In this study, investigators reviewed the hospital records for 412 adult patients admitted to University of Wisconsin Hospital during a three-year period. The researchers compared the white blood cell counts taken from patients both upon arrival to the emergency room and at the operating room. Of the 410 patients showing signs of acute appendicitis, more than half (62%) had a CT scan before the removal of their appendix.
Patients who were ordered a CT scan were older, more likely to be female and had experienced a longer waiting period between admittance and surgery than those who were not ordered a scan (8.2 vs. 5.1 hours). Additionally, perforation was seen in 17 percent of those who had a CT scan, while only eight percent of those who did not get a CT scan experienced perforation.
"These findings suggest that pre-operative CT scanning in patients experiencing acute appendicitis symptoms should be used selectively," said Herbert Chen, M.D., of University of Wisconsin and lead author of the study. "CT imaging may delay surgery, increasing the likelihood of the appendix rupturing and causing potentially dangerous complications for the patient."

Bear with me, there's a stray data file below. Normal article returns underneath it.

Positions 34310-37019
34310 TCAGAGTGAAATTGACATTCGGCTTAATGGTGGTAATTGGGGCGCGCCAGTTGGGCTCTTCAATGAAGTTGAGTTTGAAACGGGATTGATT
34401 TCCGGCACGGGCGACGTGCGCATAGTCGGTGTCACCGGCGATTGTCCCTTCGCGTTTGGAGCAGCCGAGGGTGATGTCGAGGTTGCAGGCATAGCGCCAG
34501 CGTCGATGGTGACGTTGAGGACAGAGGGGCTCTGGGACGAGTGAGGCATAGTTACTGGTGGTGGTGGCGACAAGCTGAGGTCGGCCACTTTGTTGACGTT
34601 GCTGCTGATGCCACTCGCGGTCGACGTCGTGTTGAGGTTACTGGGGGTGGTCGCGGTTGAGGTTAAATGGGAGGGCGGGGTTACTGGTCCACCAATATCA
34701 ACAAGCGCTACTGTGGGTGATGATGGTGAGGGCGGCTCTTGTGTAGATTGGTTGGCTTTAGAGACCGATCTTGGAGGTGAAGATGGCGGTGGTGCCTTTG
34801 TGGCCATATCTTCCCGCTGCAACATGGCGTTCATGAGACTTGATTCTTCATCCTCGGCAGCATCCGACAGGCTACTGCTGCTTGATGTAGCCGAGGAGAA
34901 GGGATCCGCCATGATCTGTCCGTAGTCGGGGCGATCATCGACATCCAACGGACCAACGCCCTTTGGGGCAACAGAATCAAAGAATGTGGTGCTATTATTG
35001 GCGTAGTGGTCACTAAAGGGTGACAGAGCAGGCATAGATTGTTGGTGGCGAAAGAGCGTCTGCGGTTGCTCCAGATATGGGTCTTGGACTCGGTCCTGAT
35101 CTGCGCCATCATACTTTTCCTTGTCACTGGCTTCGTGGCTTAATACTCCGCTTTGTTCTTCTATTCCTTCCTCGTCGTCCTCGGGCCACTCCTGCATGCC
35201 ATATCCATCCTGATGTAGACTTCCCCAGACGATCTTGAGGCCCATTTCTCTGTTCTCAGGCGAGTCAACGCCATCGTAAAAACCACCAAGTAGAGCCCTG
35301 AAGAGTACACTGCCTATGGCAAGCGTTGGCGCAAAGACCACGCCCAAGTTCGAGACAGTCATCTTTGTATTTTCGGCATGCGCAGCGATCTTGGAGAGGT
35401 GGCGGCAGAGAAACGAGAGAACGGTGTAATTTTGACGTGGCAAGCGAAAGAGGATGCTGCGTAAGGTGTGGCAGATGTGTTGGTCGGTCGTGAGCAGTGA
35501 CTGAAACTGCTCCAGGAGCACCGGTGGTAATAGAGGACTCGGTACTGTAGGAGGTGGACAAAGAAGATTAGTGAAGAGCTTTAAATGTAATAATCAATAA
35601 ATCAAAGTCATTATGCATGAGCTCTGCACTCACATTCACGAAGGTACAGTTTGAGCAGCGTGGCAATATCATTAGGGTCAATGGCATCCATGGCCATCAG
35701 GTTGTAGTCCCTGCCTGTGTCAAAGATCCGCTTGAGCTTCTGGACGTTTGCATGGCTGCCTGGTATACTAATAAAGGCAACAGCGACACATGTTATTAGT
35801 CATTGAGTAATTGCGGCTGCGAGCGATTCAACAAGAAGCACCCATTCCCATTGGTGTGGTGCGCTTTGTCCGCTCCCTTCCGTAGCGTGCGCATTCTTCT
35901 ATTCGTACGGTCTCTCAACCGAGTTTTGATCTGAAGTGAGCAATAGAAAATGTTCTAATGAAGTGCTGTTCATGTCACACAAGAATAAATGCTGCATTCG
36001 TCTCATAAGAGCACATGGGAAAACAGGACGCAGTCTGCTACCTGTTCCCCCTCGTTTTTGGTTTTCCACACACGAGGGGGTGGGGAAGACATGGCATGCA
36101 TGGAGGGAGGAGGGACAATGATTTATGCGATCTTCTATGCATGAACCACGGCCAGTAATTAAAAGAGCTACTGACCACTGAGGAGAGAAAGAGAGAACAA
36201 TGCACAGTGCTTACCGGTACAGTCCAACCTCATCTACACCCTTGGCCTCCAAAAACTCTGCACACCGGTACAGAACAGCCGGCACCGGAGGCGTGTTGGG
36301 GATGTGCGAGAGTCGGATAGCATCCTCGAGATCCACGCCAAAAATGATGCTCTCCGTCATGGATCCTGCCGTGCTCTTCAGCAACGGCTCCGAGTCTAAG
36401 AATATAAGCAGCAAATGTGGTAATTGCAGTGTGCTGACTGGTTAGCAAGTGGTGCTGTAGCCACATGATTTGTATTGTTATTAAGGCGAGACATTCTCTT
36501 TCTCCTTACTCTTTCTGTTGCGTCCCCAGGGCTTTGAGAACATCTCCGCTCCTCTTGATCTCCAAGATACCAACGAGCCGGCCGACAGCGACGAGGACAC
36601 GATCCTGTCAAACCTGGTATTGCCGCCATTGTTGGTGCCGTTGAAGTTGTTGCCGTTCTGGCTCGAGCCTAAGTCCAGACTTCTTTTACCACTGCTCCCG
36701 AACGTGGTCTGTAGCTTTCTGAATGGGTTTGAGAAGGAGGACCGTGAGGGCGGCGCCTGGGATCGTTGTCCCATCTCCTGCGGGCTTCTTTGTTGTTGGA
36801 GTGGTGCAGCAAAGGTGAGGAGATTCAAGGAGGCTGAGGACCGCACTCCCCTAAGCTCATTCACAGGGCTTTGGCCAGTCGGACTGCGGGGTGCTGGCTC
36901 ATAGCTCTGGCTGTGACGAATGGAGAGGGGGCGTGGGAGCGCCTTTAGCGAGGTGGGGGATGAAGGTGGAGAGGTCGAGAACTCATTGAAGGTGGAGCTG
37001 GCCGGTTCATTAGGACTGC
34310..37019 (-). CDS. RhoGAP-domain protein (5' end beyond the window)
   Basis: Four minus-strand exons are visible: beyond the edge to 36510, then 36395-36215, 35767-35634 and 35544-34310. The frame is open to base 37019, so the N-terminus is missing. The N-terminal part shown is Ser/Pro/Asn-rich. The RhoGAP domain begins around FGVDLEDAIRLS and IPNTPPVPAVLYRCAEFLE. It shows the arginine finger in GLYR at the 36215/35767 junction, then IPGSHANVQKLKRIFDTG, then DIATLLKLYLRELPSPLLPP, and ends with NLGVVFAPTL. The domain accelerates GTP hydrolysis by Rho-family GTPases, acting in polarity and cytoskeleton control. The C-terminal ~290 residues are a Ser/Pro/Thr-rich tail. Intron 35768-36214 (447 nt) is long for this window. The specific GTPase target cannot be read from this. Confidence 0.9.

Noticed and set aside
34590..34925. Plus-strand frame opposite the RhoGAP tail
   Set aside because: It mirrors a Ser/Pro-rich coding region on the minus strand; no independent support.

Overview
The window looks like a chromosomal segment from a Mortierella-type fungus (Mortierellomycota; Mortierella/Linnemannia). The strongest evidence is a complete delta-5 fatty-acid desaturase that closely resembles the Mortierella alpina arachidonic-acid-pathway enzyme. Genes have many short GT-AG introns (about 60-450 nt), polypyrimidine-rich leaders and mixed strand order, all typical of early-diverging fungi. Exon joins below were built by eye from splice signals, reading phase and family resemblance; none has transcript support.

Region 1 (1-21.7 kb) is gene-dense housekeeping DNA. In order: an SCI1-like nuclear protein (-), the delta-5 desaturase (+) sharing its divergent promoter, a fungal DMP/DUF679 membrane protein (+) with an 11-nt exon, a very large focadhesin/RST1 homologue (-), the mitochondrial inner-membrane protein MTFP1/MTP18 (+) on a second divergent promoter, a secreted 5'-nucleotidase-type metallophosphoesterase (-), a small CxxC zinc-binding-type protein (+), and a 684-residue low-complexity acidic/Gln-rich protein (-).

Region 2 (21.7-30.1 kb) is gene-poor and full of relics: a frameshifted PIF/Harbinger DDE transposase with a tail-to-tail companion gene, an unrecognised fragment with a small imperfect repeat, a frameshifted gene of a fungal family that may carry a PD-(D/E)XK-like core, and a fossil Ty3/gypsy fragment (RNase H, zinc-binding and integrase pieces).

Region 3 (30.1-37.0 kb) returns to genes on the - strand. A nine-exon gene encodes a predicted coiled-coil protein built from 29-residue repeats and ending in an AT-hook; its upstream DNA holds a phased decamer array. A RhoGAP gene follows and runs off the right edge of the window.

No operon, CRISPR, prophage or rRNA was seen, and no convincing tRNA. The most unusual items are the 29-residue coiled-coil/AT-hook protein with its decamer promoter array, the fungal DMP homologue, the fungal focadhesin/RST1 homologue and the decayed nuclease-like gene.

Dr. Sandeepa Musunuru will present this study on Tuesday, May 22, at 10:30 a.m. in Room 202A.
The Utilization of Colonoscopy as a Screening Method For Colorectal Cancer: The Experience of Two U.S. Metropolitan Teaching Hospitals with Significant Documented Racial Differences in The Prevalence and Distribution of Advanced Neoplastic Lesions (Abstract #595)
When screening for colorectal cancer, there are many different test options; however, there has been no consensus on the most appropriate screening method for specific subsets of patients. In this study, researchers evaluated tests to detect advanced neoplastic lesions (lesions with high risk of progression to cancer or actual cancer), seeking to identify possible racial disparities b
Contact: Aimee Frank
American Gastroenterological Association